I wouldn’t blame you if Mobile Number Portability in India reminds you of the famous ‘Tareekh pe tareekh” dialogue from Bollywood (translates as deferment after deferment). The Department of Telecommunications (DoT), has now announced that MNP in India will be launched first in the Haryana circle, on November 25th, 2010. But, hopefully, this is the end of it: according to the DoT, the networks are now technically ready for launch of service, which essentially suggests that BSNL, MTNL and Uninor are now ready (it had suggested earlier that they weren’t). However, DoT has said that MNP will be launched across the country in a phased manner, and a detailed schedule will be announced separately, which suggests that they’re still buying time.
- Customers will have to send an SMS from their phone to 1900
- They will get a unique porting code as SMS from the existing service provider.
- The customer can then make an application in the prescribed form mentioning the code to the selected new service provider for porting of number.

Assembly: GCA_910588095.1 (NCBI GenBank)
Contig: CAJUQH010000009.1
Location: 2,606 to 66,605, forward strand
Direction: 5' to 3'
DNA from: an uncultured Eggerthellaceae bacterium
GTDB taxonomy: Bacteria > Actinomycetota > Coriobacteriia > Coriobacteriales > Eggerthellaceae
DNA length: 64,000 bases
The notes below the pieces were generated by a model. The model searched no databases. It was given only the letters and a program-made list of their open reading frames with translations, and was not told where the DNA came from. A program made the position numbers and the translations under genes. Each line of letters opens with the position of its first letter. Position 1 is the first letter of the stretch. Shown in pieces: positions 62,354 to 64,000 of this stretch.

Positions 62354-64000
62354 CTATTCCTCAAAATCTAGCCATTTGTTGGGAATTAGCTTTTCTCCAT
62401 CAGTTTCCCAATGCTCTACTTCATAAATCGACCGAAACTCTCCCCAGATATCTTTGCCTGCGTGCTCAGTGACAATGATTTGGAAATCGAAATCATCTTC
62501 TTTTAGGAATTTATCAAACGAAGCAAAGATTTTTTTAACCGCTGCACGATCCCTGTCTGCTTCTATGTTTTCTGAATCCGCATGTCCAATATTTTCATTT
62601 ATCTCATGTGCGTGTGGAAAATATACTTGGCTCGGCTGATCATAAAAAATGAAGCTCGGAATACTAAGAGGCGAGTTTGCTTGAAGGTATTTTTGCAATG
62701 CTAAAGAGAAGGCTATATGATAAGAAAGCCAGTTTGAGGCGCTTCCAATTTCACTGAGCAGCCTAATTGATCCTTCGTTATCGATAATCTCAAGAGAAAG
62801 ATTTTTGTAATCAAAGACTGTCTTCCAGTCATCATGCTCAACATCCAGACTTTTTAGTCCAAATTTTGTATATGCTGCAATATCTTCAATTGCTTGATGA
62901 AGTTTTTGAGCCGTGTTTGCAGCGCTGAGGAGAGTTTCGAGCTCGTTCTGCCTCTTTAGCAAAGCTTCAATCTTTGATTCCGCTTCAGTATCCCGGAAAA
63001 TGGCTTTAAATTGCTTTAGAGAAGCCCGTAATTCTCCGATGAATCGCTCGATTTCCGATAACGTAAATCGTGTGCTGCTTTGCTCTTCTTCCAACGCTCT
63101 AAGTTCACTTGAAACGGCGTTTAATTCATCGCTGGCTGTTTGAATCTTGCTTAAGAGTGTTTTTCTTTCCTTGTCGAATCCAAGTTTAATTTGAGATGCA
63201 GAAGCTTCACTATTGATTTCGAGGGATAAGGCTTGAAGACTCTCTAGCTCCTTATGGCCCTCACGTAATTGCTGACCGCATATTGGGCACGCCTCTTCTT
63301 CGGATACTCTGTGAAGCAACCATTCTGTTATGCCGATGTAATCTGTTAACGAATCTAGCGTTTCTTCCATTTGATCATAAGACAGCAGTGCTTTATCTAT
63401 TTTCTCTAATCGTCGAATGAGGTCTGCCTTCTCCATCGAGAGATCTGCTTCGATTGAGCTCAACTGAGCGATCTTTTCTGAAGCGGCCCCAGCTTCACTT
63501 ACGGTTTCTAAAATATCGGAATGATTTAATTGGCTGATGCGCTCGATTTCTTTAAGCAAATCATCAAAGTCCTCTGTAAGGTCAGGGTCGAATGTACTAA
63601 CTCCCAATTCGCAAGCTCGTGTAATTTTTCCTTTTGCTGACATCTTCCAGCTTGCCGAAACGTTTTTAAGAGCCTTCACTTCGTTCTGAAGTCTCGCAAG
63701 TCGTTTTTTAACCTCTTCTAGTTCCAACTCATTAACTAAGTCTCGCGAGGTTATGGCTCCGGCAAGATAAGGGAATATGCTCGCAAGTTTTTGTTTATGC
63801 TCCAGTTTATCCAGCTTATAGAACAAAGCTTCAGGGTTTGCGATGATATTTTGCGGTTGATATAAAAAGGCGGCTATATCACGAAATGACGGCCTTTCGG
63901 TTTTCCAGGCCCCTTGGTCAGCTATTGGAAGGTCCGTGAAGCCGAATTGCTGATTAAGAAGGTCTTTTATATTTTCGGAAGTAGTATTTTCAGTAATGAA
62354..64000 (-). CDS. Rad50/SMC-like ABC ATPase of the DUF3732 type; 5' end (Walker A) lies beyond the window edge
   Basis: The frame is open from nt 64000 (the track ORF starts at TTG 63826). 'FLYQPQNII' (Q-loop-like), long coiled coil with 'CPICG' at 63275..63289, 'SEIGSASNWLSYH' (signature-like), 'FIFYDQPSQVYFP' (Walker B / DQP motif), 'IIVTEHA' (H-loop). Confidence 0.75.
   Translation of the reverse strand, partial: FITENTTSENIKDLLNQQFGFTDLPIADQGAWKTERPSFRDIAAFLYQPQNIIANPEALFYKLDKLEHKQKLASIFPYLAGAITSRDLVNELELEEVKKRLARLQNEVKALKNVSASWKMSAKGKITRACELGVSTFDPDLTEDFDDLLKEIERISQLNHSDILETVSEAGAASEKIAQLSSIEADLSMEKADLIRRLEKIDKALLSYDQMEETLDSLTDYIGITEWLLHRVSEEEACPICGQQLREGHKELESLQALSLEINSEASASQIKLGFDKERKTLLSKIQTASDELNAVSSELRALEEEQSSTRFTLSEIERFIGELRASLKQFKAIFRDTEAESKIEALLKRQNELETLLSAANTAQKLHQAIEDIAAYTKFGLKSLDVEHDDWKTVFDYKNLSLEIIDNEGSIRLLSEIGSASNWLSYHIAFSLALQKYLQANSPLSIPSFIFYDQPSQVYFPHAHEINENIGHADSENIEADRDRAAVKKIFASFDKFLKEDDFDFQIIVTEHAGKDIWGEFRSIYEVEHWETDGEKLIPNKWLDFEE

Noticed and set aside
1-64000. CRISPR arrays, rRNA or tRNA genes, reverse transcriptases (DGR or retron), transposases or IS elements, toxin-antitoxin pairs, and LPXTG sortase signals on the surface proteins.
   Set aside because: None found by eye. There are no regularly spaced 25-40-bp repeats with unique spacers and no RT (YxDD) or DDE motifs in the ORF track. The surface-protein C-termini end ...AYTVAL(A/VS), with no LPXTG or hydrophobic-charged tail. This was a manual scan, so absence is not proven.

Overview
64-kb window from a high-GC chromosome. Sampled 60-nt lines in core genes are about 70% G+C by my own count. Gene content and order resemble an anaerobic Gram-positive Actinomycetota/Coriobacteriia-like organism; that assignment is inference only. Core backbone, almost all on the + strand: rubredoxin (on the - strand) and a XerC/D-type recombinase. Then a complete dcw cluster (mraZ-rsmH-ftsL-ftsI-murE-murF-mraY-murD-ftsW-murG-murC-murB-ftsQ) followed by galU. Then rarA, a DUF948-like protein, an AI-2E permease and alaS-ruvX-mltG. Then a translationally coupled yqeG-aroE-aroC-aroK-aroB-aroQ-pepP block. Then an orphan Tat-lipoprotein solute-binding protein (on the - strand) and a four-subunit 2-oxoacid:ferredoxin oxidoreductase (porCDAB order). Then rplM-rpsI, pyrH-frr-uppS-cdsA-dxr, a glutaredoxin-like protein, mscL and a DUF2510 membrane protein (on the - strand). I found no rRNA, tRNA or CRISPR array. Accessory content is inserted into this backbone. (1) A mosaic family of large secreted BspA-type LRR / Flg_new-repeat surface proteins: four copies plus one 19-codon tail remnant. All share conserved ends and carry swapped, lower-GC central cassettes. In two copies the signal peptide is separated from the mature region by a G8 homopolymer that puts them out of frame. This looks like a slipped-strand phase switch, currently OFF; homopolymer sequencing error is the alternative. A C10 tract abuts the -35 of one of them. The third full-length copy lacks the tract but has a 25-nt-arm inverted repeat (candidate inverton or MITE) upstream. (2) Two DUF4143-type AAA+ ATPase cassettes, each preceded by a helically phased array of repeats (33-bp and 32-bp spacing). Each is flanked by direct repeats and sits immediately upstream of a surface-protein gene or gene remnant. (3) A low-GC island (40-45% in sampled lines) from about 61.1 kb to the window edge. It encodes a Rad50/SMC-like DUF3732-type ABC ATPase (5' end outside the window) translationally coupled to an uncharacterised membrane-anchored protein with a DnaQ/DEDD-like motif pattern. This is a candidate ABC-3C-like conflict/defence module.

- A period of 4 days has been prescribed for completion of porting (transfer) of the mobile number to the network of the new service provider.
More details on MNP rules in our previous report.
Sounds friction-less, but lets see what happens on-ground. This might not be easy if the porting code has to come from the existing service provider, and not an independent porting authority.
Will Users Churn Out?
At the time when MNP was initially being discussed, the rationale was that customers are beholden to a single number, and this prevents them from switching to a telecom operator with more attractive plans, or better service or network reach. Over the time that it’s taken to decide on and implement MNP, we’re wondering if it has been made redundant by a multi-SIM environment. Consumers, for the want of a better service or to take advantage of multiple plans, are now keeping multiple SIM cards: this has led to an increase in demand for dual SIM handsets in India, and new telecom operators are openly talking about trying to become the primary SIM.
That said, some incumbent operators, like Loop Mobile, might find users who have been with them for a decade, churning out to competitors; alternatively, or even users trying out another operator for their secondary SIM, for a better plan.
Who do you think will be hit more by MNP – incumbent or the new telecom operators?